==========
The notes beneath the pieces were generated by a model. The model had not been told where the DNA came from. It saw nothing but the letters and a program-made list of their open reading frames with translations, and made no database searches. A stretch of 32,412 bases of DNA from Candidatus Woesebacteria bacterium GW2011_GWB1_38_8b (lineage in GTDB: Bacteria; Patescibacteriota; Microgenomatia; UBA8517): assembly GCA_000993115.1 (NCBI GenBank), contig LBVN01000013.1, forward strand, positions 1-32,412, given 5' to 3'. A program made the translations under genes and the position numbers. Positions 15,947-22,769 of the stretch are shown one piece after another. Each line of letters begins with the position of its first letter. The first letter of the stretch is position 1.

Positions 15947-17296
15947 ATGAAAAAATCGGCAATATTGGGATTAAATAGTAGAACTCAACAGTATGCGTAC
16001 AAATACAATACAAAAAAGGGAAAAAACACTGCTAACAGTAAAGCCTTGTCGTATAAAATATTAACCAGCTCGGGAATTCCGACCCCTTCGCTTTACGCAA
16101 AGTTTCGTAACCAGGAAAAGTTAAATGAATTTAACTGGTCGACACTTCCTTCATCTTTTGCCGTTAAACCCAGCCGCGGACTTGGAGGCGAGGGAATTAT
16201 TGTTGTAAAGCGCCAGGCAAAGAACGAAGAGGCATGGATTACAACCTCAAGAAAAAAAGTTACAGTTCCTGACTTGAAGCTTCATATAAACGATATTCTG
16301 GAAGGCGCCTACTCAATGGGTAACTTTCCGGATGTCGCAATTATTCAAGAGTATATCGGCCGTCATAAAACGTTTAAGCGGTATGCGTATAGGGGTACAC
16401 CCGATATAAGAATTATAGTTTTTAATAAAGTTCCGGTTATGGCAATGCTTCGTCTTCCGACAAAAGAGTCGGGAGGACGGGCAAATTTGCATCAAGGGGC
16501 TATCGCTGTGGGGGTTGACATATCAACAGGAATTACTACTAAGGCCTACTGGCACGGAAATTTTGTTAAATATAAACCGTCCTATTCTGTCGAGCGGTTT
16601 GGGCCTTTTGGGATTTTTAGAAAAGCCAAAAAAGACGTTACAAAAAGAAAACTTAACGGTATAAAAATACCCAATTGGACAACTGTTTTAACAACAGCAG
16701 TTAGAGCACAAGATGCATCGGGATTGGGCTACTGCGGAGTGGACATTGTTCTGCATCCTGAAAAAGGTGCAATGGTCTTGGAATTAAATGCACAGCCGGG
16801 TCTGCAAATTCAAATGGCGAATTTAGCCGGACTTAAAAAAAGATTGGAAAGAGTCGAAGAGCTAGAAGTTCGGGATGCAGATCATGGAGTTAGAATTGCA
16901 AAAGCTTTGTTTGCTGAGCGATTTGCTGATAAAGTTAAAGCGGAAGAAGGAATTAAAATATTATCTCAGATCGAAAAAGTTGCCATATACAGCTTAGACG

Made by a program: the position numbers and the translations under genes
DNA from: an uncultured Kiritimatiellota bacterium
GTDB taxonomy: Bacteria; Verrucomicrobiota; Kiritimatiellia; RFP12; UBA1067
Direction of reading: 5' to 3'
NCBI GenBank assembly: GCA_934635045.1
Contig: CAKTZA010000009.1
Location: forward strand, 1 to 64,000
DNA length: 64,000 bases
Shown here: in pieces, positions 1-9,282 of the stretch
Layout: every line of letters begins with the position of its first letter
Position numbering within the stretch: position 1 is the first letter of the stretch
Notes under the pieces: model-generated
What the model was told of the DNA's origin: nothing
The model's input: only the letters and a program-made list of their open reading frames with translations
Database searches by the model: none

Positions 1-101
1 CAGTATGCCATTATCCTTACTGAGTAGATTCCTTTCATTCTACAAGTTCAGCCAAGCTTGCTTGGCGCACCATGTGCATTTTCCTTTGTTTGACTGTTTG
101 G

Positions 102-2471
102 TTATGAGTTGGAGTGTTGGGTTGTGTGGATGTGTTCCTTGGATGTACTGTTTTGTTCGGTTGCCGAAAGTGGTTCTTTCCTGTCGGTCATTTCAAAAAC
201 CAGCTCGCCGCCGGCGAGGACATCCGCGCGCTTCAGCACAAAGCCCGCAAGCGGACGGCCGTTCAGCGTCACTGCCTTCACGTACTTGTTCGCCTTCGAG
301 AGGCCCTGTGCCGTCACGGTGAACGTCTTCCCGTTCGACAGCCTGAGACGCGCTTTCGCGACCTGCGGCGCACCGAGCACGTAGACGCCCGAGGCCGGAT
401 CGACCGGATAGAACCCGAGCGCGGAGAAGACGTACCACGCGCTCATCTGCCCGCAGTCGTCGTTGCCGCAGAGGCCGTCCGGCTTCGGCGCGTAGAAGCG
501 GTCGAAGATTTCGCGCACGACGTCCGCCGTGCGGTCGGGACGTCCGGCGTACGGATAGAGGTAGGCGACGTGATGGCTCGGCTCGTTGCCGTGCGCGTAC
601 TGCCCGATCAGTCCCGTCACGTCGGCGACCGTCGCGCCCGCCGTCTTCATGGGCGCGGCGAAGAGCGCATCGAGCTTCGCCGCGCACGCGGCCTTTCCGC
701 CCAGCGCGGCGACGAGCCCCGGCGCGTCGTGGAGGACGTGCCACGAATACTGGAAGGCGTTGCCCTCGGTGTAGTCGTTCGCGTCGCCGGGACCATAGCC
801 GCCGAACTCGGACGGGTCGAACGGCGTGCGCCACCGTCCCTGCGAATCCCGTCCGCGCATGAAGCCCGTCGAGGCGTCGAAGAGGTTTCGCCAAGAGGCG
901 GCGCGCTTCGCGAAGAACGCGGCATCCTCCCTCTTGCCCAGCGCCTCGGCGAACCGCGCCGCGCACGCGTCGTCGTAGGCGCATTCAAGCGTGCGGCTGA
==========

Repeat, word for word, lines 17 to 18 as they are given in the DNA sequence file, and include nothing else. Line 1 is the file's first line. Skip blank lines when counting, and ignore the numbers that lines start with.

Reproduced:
Direction of reading: 5' to 3'
NCBI GenBank assembly: GCA_934635045.1